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What is Madware?

Posted by Integrity Staff on June 27, 2019 at 10:00 AM

mobile-adware

Roughly 1 out of 3 companies rely on a BYOD policy, according to Samsung.

The “bring your own device” strategy (in which employees bring their personal devices into the workplace and use them for business purposes) is used by 31% of enterprises.

This trend could allow a variety of cybersecurity risks to pop up, including madware.

 

What Is Madware?

Madware is a combination of the words mobile and adware.

Adware is unwelcome software that infiltrates a computer and serves up annoying advertising materials.

By extension, mobile adware is intrusive advertising on a smartphone or tablet.

Currently, most madware exists for Android smartphones and tablets due to Android’s open platform and its worldwide market share — approximately 75% of mobile operating systems are Android.

 

How Does Madware Affect My Phone?

Madware affects phones in a number of dizzying ways.

First, madware can slow down your phone and make it prone to crashing, snarling workplace efficiency.

Madware can also tag team with its cyberthreat counterpart, spyware, to report your information to a third party. Together, madware and spyware can:

  • Collect user data, including location and search history, and anything else you type on your keyboard.
  • Display unwanted ads in your notification bar.
  • Add icons or shortcuts to your screen.
  • Replace your ringtone with an audio ad.

Finally, madware can charge you more than you wish for data and text messaging. The madware may send links contained within texts, prompting you to click the link and further infecting your phone.

What Can You Do About Madware?

As with any cyberthreat, knowing the threat exists and identifying ways to mitigate its risk is critical. That’s why we recommend including madware in your security awareness training.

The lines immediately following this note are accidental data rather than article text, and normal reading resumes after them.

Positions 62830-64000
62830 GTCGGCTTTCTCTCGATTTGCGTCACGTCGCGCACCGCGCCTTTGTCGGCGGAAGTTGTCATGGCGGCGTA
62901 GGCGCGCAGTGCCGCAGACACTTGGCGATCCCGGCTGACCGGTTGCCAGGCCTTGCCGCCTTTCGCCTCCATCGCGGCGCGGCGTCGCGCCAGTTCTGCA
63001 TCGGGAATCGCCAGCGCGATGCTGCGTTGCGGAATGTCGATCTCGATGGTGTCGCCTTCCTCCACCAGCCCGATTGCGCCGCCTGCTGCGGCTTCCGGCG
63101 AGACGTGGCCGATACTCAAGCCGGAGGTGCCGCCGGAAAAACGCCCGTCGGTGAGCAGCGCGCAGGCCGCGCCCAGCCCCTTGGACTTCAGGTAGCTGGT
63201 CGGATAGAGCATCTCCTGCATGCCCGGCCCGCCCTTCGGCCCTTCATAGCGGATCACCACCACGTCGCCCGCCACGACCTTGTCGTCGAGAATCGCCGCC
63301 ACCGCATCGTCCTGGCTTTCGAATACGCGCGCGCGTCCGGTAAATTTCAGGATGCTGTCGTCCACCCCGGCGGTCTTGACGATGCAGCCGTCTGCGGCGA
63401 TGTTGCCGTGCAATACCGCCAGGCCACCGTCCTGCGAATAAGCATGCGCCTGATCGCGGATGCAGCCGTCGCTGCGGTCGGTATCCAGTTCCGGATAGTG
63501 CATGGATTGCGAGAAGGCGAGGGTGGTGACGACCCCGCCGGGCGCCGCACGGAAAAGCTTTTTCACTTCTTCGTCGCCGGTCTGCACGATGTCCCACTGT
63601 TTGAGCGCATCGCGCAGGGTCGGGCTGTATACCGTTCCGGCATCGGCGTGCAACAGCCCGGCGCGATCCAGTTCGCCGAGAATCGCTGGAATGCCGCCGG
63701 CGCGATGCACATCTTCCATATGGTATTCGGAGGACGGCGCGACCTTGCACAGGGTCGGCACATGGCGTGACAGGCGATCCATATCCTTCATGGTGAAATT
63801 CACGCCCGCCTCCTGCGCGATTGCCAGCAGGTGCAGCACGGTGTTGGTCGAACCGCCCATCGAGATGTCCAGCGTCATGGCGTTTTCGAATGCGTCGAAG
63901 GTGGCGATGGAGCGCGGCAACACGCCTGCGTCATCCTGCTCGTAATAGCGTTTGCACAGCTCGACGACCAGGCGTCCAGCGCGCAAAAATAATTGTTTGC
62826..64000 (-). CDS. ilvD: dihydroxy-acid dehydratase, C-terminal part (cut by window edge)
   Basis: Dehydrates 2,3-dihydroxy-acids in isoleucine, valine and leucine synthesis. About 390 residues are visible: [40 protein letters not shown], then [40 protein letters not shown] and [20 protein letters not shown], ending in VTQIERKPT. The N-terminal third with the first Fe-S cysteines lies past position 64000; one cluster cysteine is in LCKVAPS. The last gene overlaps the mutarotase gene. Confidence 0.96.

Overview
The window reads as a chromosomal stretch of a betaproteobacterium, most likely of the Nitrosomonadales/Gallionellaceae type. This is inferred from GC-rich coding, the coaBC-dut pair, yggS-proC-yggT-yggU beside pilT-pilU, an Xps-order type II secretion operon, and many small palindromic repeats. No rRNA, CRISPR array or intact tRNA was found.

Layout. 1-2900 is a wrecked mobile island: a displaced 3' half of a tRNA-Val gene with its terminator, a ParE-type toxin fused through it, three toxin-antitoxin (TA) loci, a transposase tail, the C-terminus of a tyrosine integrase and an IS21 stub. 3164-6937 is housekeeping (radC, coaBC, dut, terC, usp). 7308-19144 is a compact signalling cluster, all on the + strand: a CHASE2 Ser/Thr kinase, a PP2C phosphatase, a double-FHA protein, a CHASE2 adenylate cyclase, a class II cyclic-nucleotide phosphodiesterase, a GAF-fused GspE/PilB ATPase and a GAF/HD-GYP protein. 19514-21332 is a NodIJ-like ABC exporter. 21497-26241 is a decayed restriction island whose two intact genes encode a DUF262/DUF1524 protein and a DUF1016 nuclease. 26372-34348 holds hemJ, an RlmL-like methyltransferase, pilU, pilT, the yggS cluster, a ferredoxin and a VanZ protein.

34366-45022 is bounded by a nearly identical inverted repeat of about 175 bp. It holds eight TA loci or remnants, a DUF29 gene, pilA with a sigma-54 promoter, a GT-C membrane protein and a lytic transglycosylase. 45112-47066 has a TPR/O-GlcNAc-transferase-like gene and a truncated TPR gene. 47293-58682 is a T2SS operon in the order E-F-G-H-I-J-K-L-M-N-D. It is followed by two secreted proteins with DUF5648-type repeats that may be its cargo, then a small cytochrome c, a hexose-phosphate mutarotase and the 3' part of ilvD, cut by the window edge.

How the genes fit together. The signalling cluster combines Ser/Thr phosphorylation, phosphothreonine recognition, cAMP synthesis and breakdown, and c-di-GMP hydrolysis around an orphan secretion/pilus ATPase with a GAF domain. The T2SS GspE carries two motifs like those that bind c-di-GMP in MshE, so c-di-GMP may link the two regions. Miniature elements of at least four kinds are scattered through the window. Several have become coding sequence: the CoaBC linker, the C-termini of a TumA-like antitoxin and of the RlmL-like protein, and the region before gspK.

Download our guide on security awareness training to properly train your employees on spotting cyberthreats.

The following tips should help prevent the spread of malware amongst your colleagues.

  • Be cautious about installing new apps. Only install apps that can be downloaded from an official app store. This includes the Apple App Store, Google Play, or a corporate app store that may be included as part of your unified endpoint management solution.
  • Don’t click pop-up ads. Sites or apps that include pop-up ads are often looking to inject madware onto your device.
  • Don’t click attachments or links in email unless you know the sender. One of the most common ways SMBs fall victim to a cybersecurity breach is through email. In fact, Mimecast reports that 1 in 69 emails contains a malicious link, and research by Radicati suggests that in 2019, a person sends and receives 246.5 emails a day. It is then reasonable to assume that nearly 4 times a day, an email contains a malicious link. This is especially for BYOD users in a small- or medium-sized business whose employees may be performing personal activities in addition to business functions on their phone.
  • Keep your operating system up to date. Hackers may exploit old vulnerabilities in your OS.

As you work to understand your business’ policies on mobile devices, keep madware in mind as a potential cybersecurity threat. Work with your internal team to plan for this possibility, or work with an IT partner such as Integrity to support your team.

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